> This sub-section would need to include to other sub-sections:
> 4.16.1  Attack Description
> 4.16.2  Countermeasures
> The following text is a skeleton proposed for these subsections:
> *4.16*  *Collaboration attack between clients against a RS*
> The goal of the attack is for an illegitimate client to obtain an access
> token from an authorization server with the help of a client of the
> authorization server.
> *4.16.1*  *Attack Description*
> The legitimate client performs in real time all the cryptographic
> computations needed by the illegitimate client to get an access token and
> to present it to a RS.
> This attack is not a replay of a access token, but the use of a legitimate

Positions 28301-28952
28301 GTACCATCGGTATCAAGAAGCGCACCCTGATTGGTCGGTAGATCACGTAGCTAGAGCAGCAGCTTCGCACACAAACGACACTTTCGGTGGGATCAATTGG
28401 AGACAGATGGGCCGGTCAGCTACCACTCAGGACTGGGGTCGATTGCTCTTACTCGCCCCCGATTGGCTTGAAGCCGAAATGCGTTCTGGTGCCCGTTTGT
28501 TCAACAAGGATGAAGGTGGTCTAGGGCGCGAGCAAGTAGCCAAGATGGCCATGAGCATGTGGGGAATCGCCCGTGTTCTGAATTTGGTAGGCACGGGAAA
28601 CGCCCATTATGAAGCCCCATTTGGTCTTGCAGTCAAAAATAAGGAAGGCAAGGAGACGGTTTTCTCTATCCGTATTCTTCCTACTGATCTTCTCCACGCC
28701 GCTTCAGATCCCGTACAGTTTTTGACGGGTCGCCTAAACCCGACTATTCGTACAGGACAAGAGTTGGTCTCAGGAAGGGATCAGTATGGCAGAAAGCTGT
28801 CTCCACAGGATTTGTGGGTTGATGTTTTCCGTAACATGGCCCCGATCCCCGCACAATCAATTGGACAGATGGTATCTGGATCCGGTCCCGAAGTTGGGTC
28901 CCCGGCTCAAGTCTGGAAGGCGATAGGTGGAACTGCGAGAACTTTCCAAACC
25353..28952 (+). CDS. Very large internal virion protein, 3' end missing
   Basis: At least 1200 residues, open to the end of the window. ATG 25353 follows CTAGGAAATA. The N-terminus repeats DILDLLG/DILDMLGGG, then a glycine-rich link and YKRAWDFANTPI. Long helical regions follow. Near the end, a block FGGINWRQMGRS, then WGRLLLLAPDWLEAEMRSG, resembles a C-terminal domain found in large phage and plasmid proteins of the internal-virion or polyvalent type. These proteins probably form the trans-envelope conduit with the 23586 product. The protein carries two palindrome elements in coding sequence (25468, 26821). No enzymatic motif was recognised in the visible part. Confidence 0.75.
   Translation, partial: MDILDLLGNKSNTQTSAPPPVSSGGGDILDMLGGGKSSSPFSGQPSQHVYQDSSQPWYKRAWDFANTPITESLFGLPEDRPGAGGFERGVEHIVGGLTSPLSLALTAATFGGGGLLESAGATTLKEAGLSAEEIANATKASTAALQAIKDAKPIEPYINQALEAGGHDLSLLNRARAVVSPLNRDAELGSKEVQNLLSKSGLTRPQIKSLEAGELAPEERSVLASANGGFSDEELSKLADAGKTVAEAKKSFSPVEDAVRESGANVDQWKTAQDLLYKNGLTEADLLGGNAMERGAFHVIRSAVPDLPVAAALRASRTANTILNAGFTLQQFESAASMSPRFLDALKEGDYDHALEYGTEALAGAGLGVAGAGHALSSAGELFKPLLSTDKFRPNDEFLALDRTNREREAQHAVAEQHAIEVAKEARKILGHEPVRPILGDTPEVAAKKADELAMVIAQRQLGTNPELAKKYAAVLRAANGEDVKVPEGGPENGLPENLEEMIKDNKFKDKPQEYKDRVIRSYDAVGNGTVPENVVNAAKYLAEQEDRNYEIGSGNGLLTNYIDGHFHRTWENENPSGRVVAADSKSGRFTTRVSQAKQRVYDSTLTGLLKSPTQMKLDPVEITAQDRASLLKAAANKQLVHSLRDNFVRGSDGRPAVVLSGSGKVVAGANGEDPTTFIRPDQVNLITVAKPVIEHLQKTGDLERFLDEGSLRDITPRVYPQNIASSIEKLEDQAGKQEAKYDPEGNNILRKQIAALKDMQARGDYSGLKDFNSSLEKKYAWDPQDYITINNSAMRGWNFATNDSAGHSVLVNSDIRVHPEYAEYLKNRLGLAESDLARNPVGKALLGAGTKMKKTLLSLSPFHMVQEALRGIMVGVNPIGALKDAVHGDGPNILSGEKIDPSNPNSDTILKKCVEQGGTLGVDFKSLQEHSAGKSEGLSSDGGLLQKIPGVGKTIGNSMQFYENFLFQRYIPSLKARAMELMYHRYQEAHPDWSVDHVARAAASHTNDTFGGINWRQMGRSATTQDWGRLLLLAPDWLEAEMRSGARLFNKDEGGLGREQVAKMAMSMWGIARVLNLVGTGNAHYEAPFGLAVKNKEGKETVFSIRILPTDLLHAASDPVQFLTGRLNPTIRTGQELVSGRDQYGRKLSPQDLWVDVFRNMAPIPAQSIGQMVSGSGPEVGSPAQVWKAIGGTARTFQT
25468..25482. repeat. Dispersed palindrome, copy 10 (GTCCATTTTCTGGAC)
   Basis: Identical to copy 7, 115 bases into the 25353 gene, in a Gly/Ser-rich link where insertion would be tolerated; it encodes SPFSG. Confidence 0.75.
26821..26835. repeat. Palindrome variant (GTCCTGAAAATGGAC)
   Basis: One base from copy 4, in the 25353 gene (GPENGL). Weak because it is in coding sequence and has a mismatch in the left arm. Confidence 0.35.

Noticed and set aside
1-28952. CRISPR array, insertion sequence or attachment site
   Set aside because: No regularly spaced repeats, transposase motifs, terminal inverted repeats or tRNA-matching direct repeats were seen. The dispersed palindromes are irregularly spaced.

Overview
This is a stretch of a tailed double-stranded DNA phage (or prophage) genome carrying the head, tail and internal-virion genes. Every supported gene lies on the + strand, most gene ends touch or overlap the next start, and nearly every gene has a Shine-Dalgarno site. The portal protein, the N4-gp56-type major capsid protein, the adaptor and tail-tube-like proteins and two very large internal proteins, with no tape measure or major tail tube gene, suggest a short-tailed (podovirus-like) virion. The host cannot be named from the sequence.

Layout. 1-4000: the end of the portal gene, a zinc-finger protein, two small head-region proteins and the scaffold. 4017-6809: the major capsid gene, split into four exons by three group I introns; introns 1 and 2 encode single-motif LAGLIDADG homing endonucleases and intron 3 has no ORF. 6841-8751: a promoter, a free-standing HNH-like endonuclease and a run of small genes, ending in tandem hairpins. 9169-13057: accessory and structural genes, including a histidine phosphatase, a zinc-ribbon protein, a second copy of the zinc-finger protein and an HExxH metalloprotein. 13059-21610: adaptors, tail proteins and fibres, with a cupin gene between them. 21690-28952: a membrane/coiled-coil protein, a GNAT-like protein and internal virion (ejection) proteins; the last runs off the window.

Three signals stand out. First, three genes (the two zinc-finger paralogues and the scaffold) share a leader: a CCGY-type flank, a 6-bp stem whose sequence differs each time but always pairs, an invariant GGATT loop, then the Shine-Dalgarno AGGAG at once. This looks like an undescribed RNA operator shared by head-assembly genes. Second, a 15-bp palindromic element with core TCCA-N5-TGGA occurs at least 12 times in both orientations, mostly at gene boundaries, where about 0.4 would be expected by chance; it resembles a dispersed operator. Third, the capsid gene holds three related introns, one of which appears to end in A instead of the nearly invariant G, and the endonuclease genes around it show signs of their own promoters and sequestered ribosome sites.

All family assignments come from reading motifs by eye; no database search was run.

> access token by an illegitimate client with the complicity of the
> legitimate client.
> It should be observed that protecting some private keys into a secure
> element is ineffective to counter this kind of attack, since the legitimate
> client can perform
> all the computations needed by the illegitimate client, without the need
> to know or to transfer the values of these private keys.
> *4.16.2*  *Countermeasures*
> This attack may be countered by using a "sub" claim into the access token.
> It should be observed that the "sub" claim is a REQUIRED claim in the JWT
> access token
> data structure. See section 2.2 from JSON Web Token (JWT) Profile for
> OAuth 2.0 Access Tokens.
> Section 5 (Security Considerations) from JSON Web Token (JWT) Profile for
> OAuth 2.0 Access Tokens states:
>    Authorization servers should prevent scenarios where clients can